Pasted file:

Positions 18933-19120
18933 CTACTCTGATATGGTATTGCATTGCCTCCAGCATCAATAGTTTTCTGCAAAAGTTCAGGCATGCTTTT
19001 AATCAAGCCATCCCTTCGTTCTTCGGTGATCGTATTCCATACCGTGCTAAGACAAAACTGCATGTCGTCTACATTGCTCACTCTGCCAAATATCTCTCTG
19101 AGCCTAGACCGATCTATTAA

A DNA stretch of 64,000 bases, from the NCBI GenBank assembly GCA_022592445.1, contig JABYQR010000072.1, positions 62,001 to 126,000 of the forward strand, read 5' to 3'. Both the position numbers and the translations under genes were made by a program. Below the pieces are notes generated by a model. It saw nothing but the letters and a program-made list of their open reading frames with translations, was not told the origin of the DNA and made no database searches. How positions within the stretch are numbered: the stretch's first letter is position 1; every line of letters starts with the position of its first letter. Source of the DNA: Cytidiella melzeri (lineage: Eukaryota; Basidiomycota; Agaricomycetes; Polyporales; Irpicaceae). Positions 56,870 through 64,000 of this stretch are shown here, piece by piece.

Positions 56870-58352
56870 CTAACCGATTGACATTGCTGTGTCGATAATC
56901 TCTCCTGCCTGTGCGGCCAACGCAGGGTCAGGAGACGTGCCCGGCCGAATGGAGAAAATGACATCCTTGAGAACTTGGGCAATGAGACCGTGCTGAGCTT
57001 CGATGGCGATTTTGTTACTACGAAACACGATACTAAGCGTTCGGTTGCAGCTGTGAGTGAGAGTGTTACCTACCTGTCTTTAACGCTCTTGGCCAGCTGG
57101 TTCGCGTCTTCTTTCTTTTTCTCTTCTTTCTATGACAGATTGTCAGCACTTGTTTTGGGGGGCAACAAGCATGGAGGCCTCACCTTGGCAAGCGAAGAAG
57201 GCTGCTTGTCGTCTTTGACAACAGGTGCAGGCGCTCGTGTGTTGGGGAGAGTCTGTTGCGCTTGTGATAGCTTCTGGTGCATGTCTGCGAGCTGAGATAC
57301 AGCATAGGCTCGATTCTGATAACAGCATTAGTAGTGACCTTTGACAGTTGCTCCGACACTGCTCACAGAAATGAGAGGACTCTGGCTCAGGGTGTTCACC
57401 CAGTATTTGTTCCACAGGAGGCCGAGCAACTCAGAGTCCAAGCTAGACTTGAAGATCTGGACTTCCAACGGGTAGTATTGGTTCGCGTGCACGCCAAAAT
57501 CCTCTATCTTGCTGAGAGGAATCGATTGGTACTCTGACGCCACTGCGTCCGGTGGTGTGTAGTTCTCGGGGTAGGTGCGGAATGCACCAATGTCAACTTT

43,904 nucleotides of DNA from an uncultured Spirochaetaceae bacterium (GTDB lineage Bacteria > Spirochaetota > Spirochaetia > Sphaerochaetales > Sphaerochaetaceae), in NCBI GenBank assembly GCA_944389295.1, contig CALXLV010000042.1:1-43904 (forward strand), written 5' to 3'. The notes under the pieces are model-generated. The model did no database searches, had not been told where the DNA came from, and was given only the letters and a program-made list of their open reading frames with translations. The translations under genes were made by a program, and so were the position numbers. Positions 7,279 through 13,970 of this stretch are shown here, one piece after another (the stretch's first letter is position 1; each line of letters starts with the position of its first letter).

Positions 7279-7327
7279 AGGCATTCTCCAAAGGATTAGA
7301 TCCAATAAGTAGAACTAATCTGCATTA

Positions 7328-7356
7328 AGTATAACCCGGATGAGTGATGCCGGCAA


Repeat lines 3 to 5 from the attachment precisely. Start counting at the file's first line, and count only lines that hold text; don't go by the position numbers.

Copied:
19001 AATCAAGCCATCCCTTCGTTCTTCGGTGATCGTATTCCATACCGTGCTAAGACAAAACTGCATGTCGTCTACATTGCTCACTCTGCCAAATATCTCTCTG
19101 AGCCTAGACCGATCTATTAA

A DNA stretch of 64,000 bases, from the NCBI GenBank assembly GCA_022592445.1, contig JABYQR010000072.1, positions 62,001 to 126,000 of the forward strand, read 5' to 3'. Both the position numbers and the translations under genes were made by a program. Below the pieces are notes generated by a model. It saw nothing but the letters and a program-made list of their open reading frames with translations, was not told the origin of the DNA and made no database searches. How positions within the stretch are numbered: the stretch's first letter is position 1; every line of letters starts with the position of its first letter. Source of the DNA: Cytidiella melzeri (lineage: Eukaryota; Basidiomycota; Agaricomycetes; Polyporales; Irpicaceae). Positions 56,870 through 64,000 of this stretch are shown here, piece by piece.